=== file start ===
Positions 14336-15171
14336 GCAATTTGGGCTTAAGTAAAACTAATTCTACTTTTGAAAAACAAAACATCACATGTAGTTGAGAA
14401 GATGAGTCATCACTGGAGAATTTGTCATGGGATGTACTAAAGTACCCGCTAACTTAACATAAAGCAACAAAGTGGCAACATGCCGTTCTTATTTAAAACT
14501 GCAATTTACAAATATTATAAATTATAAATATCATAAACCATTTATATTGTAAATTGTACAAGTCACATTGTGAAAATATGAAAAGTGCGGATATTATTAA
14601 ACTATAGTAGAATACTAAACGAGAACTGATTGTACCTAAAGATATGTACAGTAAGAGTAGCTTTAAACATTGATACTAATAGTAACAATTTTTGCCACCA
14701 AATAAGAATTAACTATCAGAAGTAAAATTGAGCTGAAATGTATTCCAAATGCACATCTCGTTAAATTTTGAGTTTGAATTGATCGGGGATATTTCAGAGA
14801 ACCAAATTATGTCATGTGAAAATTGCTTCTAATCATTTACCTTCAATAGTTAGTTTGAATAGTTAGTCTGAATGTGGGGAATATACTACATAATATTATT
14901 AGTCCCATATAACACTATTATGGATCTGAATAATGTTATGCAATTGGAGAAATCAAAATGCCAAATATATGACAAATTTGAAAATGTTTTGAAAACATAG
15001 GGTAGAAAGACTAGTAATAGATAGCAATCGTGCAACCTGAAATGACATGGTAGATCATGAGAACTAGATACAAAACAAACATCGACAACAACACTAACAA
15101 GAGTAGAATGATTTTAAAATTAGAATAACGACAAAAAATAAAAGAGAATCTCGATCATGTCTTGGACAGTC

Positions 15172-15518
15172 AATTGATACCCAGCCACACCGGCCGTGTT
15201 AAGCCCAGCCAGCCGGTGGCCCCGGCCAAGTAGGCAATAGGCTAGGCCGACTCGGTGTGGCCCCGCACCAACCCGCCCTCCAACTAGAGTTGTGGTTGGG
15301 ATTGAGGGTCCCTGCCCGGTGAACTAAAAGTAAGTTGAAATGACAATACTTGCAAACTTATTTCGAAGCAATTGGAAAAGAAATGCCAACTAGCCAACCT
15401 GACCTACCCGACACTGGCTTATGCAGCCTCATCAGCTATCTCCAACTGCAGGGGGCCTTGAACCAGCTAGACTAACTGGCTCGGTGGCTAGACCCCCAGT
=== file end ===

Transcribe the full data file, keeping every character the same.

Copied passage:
Positions 14336-15171
14336 GCAATTTGGGCTTAAGTAAAACTAATTCTACTTTTGAAAAACAAAACATCACATGTAGTTGAGAA
14401 GATGAGTCATCACTGGAGAATTTGTCATGGGATGTACTAAAGTACCCGCTAACTTAACATAAAGCAACAAAGTGGCAACATGCCGTTCTTATTTAAAACT
14501 GCAATTTACAAATATTATAAATTATAAATATCATAAACCATTTATATTGTAAATTGTACAAGTCACATTGTGAAAATATGAAAAGTGCGGATATTATTAA
14601 ACTATAGTAGAATACTAAACGAGAACTGATTGTACCTAAAGATATGTACAGTAAGAGTAGCTTTAAACATTGATACTAATAGTAACAATTTTTGCCACCA
14701 AATAAGAATTAACTATCAGAAGTAAAATTGAGCTGAAATGTATTCCAAATGCACATCTCGTTAAATTTTGAGTTTGAATTGATCGGGGATATTTCAGAGA
14801 ACCAAATTATGTCATGTGAAAATTGCTTCTAATCATTTACCTTCAATAGTTAGTTTGAATAGTTAGTCTGAATGTGGGGAATATACTACATAATATTATT
14901 AGTCCCATATAACACTATTATGGATCTGAATAATGTTATGCAATTGGAGAAATCAAAATGCCAAATATATGACAAATTTGAAAATGTTTTGAAAACATAG
15001 GGTAGAAAGACTAGTAATAGATAGCAATCGTGCAACCTGAAATGACATGGTAGATCATGAGAACTAGATACAAAACAAACATCGACAACAACACTAACAA
15101 GAGTAGAATGATTTTAAAATTAGAATAACGACAAAAAATAAAAGAGAATCTCGATCATGTCTTGGACAGTC

Positions 15172-15518
15172 AATTGATACCCAGCCACACCGGCCGTGTT
15201 AAGCCCAGCCAGCCGGTGGCCCCGGCCAAGTAGGCAATAGGCTAGGCCGACTCGGTGTGGCCCCGCACCAACCCGCCCTCCAACTAGAGTTGTGGTTGGG
15301 ATTGAGGGTCCCTGCCCGGTGAACTAAAAGTAAGTTGAAATGACAATACTTGCAAACTTATTTCGAAGCAATTGGAAAAGAAATGCCAACTAGCCAACCT
15401 GACCTACCCGACACTGGCTTATGCAGCCTCATCAGCTATCTCCAACTGCAGGGGGCCTTGAACCAGCTAGACTAACTGGCTCGGTGGCTAGACCCCCAGT